"We acknowledge one baptism for the remission of sins."
These words, found in the Nicene-Constantinopolitan Creed, simply and yet boldly declare Orthodox teaching on baptism. The baptismal experience is often considered the fundamental Christian experience.
The word baptize derives from baptizo, the transliterated form of the Greek word βάπτειν or baptivzw. In a historical context, it means "to dip, plunge, or immerse" something entirely, e.g. into water. Although commonly associated with Christian baptism, the word is known to have been used in other contexts. For instance, a 2nd century author named Nicander wrote down a pickle recipe which illustrates the common use of the word. He first says that the pickle should be dipped (bapto) into boiling water, followed by a complete submersion (baptizo) in a vinegar solution. The word was also used to explain the process of submerging cloth into a colored dye. The Christian ritual of water baptism traces back to Saint John the Forerunner, who the Bible says baptized many, including Jesus. Certain forms of baptism were practiced in the Old Testament. Additionally, baptism was practiced in some pagan religions as a sign of death and rebirth.
Baptism as a Sacrament
In contrast to a common Protestant viewpoint, baptism is more than just a symbolic act of burial and resurrection, but an actual supernatural transformation. Baptism is believed to impart cleansing (remission) of sins and union with Christ in his death, burial and resurrection (see Romans 6:3-5; Colossians 2:12, 3:1-4).
Baptism is performed by the three-fold immersion of a person in the name of the Holy Trinity. That is, a person is immersed "in the name of the Father, and of the Son, and of the Holy Spirit," once for each person of the Holy Trinity. The practice of baptism by the pouring or sprinkling of water, instead of full immersion, is not taught or practiced in the Orthodox Church as in some Roman Catholic and Protestant churches. Baptism is immediately followed by Chrismation and Holy Communion at the next Divine Liturgy, regardless of age.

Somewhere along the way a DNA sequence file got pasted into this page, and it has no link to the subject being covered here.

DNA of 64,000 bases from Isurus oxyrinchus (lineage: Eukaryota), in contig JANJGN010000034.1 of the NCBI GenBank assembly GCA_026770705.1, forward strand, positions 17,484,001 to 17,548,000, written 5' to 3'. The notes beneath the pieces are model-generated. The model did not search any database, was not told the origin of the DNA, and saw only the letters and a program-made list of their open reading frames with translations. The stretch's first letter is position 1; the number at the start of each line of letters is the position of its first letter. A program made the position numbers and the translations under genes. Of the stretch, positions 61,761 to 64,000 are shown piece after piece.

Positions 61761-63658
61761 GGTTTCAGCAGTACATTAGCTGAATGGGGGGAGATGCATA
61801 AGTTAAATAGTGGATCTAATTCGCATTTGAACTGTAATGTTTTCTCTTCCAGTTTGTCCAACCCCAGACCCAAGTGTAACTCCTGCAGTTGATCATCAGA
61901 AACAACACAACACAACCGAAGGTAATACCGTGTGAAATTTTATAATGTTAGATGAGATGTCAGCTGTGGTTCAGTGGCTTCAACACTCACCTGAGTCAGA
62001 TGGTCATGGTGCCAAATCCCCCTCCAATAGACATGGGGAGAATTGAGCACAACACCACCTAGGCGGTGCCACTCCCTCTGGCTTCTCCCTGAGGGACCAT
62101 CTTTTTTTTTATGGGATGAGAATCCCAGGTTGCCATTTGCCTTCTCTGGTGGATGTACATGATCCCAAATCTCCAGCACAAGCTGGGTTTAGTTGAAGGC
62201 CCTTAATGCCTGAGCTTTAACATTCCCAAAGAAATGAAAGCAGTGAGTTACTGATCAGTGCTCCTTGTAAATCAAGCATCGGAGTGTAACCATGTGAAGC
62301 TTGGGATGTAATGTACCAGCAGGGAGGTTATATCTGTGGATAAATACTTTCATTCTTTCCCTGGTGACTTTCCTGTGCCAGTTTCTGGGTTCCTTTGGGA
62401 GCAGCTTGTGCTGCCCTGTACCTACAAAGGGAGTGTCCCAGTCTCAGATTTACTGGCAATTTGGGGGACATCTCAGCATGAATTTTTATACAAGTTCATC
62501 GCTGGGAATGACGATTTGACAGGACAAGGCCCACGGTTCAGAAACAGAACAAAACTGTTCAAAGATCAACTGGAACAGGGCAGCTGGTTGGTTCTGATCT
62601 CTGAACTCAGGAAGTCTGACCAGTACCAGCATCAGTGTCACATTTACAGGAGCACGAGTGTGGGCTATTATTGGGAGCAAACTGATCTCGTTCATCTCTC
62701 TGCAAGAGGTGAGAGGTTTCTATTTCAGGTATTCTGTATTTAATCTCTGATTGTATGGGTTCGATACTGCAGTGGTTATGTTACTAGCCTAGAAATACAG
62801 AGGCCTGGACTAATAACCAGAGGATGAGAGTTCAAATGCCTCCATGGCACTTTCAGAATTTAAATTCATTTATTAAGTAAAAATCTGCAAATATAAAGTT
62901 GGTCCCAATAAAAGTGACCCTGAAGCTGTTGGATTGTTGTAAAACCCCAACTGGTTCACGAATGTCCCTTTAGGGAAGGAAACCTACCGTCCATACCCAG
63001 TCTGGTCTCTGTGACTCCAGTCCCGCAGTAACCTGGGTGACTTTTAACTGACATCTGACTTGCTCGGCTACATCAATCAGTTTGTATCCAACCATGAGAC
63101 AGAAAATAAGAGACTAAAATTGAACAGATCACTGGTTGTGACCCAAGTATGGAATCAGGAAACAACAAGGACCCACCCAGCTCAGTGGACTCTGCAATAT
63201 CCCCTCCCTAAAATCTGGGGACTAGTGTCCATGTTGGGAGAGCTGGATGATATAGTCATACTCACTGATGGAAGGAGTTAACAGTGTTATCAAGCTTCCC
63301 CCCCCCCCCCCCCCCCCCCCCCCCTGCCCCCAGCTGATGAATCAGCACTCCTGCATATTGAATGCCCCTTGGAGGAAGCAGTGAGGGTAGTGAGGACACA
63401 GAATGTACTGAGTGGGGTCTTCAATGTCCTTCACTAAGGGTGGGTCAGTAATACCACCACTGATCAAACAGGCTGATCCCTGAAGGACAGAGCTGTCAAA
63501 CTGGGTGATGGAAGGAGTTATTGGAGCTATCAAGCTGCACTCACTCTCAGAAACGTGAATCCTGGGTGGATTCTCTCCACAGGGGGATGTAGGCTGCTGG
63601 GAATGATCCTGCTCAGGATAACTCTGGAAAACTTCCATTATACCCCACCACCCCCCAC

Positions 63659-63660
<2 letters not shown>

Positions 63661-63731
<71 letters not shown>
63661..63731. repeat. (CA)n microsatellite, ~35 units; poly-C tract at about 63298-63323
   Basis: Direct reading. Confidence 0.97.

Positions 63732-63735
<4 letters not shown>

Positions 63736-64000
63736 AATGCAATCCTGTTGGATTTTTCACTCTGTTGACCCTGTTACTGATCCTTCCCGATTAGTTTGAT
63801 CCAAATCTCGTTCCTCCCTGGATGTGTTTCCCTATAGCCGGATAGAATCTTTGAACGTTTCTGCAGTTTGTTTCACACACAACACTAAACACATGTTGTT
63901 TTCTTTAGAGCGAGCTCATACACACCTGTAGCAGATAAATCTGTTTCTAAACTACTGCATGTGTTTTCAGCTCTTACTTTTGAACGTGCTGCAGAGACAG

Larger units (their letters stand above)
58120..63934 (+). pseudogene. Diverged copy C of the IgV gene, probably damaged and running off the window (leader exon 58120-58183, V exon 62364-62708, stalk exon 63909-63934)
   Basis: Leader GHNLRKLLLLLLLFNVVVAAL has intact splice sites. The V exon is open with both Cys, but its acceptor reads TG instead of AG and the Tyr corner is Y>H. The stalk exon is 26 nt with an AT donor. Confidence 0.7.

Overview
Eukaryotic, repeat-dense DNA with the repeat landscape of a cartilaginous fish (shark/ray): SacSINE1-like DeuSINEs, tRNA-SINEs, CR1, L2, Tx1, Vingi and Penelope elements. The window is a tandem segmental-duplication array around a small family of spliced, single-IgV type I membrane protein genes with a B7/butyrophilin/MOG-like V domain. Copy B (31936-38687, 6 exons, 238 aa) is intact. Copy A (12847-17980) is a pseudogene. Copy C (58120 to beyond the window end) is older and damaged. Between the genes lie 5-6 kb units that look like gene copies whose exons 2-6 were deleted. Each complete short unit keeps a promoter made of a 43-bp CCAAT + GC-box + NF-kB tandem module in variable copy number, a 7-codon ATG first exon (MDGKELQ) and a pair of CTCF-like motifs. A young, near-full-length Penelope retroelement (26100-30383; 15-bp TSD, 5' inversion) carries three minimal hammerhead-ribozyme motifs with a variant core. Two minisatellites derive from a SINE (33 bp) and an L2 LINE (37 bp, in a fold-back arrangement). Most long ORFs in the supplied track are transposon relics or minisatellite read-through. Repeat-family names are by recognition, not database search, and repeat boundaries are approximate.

Adults are baptized after they have completed their time as a catechumen.
The Orthodox also practice infant baptism on the basis of various texts (e.g. Matthew 9:14) which are interpreted to condone full Church membership for children. This is generally based on a confession of faith for a child by his or her godparents. The Orthodox Church does not practice infant baptism in order to cleanse the taint of original sin, because this doctrine is not taught in the Orthodox Church.
Validity of a baptism
Because the Sacrament of Baptism has actual spiritual and salvific effects, certain criteria must be complied with for it to be valid (i.e. to actually have those effects). Baptism in water is assumed. Violation of some rules regarding baptism render the baptism illicit (i.e. a violation of the church's laws, and a sin for those who willingly and knowingly participate in it), and yet still valid. For example, if a Priest introduces some variation in the unauthorized variation in the ceremony, the baptism is still valid so long as certain key criteria are still met, even though the Priest has violated the church's law and thus sinned, and so have the other participants if they know the Priest's behaviour is illict.
In normal circumstances, a licit baptism must be performed by a priest or a deacon. However, in cases of a genuine emergency, anyone may perform the baptism.
One of the criteria for validity is that the correct form of words be used. Orthodox use the form "Let this servant of Christ be baptized..." or "This person is baptized by my hands..." Catholics use the form "I baptize you..." However, both churches recognize the other's form as valid. The Catholic church teaches that the use of the verb "baptize" is essential.
It is also considered essential that the Trinitarian formula is used. Baptisms from non-Trinitarian churches such as Oneness Pentecostals, are generally not considered valid. There was an ancient controversy over baptism using the formula that Oneness Pentecostals use, with some ancient authorities holding it to be valid. However, this was motivated by the apparent use of that formula at some places in scripture, not by anti-Trinitarian considerations (which might well invalidate the baptism even if that formula is valid). The most significant part, some theologians have argued, is not so much the Trinitarian wording, as the Trinitarian intention, and the recognition that the baptism involves all three Persons.
Some theologians have also argued that sprinkling on a part of the body other than the head in an emergency would also be valid.
A person, once baptized, cannot be baptized again. There was an ancient practice in some areas of rebaptizing those who had returned to the church from heresy, but that practice has universally rejected.
Baptism by other denominations